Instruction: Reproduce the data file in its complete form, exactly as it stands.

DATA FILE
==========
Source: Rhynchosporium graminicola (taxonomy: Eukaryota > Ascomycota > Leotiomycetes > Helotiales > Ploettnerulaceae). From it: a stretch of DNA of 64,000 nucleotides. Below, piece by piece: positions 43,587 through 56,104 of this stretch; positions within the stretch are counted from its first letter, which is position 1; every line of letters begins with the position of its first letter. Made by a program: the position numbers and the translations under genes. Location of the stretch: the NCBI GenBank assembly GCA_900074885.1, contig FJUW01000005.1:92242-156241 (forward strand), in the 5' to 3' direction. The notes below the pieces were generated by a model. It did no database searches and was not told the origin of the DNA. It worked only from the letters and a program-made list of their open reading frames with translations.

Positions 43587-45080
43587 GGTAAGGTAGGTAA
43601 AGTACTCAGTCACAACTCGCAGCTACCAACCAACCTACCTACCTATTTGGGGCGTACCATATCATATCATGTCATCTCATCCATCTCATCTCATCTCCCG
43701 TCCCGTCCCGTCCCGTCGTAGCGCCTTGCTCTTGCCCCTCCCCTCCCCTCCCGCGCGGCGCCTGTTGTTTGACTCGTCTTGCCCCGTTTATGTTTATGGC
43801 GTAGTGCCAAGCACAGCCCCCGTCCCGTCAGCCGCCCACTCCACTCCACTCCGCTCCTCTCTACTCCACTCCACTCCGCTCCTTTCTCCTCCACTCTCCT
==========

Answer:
Source: Rhynchosporium graminicola (taxonomy: Eukaryota > Ascomycota > Leotiomycetes > Helotiales > Ploettnerulaceae). From it: a stretch of DNA of 64,000 nucleotides. Below, piece by piece: positions 43,587 through 56,104 of this stretch; positions within the stretch are counted from its first letter, which is position 1; every line of letters begins with the position of its first letter. Made by a program: the position numbers and the translations under genes. Location of the stretch: the NCBI GenBank assembly GCA_900074885.1, contig FJUW01000005.1:92242-156241 (forward strand), in the 5' to 3' direction. The notes below the pieces were generated by a model. It did no database searches and was not told the origin of the DNA. It worked only from the letters and a program-made list of their open reading frames with translations.

Positions 43587-45080
43587 GGTAAGGTAGGTAA
43601 AGTACTCAGTCACAACTCGCAGCTACCAACCAACCTACCTACCTATTTGGGGCGTACCATATCATATCATGTCATCTCATCCATCTCATCTCATCTCCCG
43701 TCCCGTCCCGTCCCGTCGTAGCGCCTTGCTCTTGCCCCTCCCCTCCCCTCCCGCGCGGCGCCTGTTGTTTGACTCGTCTTGCCCCGTTTATGTTTATGGC
43801 GTAGTGCCAAGCACAGCCCCCGTCCCGTCAGCCGCCCACTCCACTCCACTCCGCTCCTCTCTACTCCACTCCACTCCGCTCCTTTCTCCTCCACTCTCCT